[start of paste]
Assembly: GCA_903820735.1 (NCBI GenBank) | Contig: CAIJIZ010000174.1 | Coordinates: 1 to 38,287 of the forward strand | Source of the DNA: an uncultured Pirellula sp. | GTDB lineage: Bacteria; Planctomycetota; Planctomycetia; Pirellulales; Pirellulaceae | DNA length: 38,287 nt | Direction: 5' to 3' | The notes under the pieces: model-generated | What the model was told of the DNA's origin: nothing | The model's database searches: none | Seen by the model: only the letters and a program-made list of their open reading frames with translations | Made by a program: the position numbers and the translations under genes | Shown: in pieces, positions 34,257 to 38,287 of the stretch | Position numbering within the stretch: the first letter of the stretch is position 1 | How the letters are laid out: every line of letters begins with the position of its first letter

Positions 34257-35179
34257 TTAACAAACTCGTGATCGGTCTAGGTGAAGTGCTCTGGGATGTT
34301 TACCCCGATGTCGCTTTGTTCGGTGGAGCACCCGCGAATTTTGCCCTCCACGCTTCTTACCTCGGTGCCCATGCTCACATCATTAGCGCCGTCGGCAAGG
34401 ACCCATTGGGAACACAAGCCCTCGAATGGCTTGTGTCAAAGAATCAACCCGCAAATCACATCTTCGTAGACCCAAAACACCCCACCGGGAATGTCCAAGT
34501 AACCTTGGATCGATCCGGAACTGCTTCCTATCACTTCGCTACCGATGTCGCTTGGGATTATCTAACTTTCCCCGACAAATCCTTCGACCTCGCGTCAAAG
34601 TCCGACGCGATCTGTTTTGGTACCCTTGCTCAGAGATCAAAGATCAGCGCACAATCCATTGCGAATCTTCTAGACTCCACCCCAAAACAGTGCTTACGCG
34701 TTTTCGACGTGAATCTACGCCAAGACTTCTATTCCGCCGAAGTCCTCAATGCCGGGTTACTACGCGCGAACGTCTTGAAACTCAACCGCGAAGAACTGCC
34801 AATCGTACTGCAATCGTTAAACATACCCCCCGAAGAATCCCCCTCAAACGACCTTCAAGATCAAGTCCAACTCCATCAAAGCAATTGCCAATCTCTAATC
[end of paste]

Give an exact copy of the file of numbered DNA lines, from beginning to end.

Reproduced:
Assembly: GCA_903820735.1 (NCBI GenBank) | Contig: CAIJIZ010000174.1 | Coordinates: 1 to 38,287 of the forward strand | Source of the DNA: an uncultured Pirellula sp. | GTDB lineage: Bacteria; Planctomycetota; Planctomycetia; Pirellulales; Pirellulaceae | DNA length: 38,287 nt | Direction: 5' to 3' | The notes under the pieces: model-generated | What the model was told of the DNA's origin: nothing | The model's database searches: none | Seen by the model: only the letters and a program-made list of their open reading frames with translations | Made by a program: the position numbers and the translations under genes | Shown: in pieces, positions 34,257 to 38,287 of the stretch | Position numbering within the stretch: the first letter of the stretch is position 1 | How the letters are laid out: every line of letters begins with the position of its first letter

Positions 34257-35179
34257 TTAACAAACTCGTGATCGGTCTAGGTGAAGTGCTCTGGGATGTT
34301 TACCCCGATGTCGCTTTGTTCGGTGGAGCACCCGCGAATTTTGCCCTCCACGCTTCTTACCTCGGTGCCCATGCTCACATCATTAGCGCCGTCGGCAAGG
34401 ACCCATTGGGAACACAAGCCCTCGAATGGCTTGTGTCAAAGAATCAACCCGCAAATCACATCTTCGTAGACCCAAAACACCCCACCGGGAATGTCCAAGT
34501 AACCTTGGATCGATCCGGAACTGCTTCCTATCACTTCGCTACCGATGTCGCTTGGGATTATCTAACTTTCCCCGACAAATCCTTCGACCTCGCGTCAAAG
34601 TCCGACGCGATCTGTTTTGGTACCCTTGCTCAGAGATCAAAGATCAGCGCACAATCCATTGCGAATCTTCTAGACTCCACCCCAAAACAGTGCTTACGCG
34701 TTTTCGACGTGAATCTACGCCAAGACTTCTATTCCGCCGAAGTCCTCAATGCCGGGTTACTACGCGCGAACGTCTTGAAACTCAACCGCGAAGAACTGCC
34801 AATCGTACTGCAATCGTTAAACATACCCCCCGAAGAATCCCCCTCAAACGACCTTCAAGATCAAGTCCAACTCCATCAAAGCAATTGCCAATCTCTAATC